The FTSE 250 firm said the “underlying market fundamentals” for the UK housing market remained positive, as pre-tax profits stepped up 15 per cent to £61.7 million in the six months to 30 June, up from £53.8m a year earlier.
Revenues climbed 18 per cent to £412.8m in the half-year period, building on the £350.7m recorded for the first half of 2015.
Bovis added that the number of new homes it completed rose 5 per cent to 1,601 compared to last year, while the average selling price lifted 14 per cent to £254,500.
Chief executive David Ritchie said the rise in profits came after the firm built a record number of homes in the first half of 2016.
“Whilst it is too early to judge the impact of the EU referendum and the Bank’s monetary policy response on the UK housing market, the underlying market fundamentals for UK housing remain positive,” he added.
“We have been pleased with the resilient level of interest shown by potential home buyers contacting us. Our robust balance sheet, with debt lower than last year, means that we are well positioned to continue to take advantage of prime land opportunities at potentially higher returns.
“Overall, we remain confident in our strategy to deliver long-term growth in shareholder returns.”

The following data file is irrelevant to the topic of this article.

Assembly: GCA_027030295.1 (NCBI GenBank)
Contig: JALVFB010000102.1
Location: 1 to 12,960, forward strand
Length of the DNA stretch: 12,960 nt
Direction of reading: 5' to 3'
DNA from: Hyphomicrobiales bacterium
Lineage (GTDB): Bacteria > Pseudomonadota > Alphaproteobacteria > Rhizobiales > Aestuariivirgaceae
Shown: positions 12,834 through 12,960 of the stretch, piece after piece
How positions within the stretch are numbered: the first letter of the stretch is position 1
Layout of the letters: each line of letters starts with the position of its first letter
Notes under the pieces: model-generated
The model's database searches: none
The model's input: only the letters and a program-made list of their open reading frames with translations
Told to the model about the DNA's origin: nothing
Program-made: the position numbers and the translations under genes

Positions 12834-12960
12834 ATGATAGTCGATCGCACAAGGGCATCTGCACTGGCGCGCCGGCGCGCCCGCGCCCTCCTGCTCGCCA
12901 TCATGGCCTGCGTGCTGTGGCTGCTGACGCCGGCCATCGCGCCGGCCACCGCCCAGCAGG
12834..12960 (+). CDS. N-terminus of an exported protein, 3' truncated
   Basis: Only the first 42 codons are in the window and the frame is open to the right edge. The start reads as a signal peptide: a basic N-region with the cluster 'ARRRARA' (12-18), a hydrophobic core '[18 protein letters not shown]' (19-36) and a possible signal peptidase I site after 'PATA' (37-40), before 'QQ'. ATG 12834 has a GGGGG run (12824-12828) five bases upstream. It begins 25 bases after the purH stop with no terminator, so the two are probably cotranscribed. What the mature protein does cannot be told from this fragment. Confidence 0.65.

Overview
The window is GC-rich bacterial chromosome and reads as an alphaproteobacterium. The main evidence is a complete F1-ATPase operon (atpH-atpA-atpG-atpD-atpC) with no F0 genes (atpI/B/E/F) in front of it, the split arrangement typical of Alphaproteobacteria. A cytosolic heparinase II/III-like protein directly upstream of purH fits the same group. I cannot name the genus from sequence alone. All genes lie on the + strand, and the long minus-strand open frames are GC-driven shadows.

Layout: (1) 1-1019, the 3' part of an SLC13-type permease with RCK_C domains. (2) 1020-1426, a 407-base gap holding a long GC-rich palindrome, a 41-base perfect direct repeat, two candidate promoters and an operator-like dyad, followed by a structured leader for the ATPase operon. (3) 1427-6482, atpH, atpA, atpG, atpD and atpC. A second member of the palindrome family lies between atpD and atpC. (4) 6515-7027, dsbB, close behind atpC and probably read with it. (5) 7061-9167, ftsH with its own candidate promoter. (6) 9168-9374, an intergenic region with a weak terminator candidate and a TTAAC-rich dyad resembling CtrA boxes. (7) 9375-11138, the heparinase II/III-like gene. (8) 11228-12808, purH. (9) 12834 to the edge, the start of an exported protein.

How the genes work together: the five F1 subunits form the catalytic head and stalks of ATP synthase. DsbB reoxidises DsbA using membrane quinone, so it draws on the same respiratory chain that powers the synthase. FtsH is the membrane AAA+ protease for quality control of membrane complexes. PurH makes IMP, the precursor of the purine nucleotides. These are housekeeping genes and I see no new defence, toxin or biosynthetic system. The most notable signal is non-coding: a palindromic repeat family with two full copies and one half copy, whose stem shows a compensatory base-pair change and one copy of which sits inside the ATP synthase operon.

The bright performance from Bovis comes amid a string of gloomy reports for the construction sector, suggesting the UK economy is in line for an economic slowdown.
The construction industry fell back into recession for the first time in four years in the run-up to the EU referendum, with the Office for National Statistics (ONS) reporting a 0.7 per cent drop in construction output during the second quarter, following a 0.3 per cent fall in the first three months of the year – meaning the industry recorded two consecutive quarters of negative growth for the first time since 2012.
Meanwhile, the latest Markit/Cips construction purchasing managers’ index (PMI) showed that the construction industry recorded its fastest fall since June 2009, hitting 45.9 in July, down slightly from 46 in June but above economists’ expectations of 44.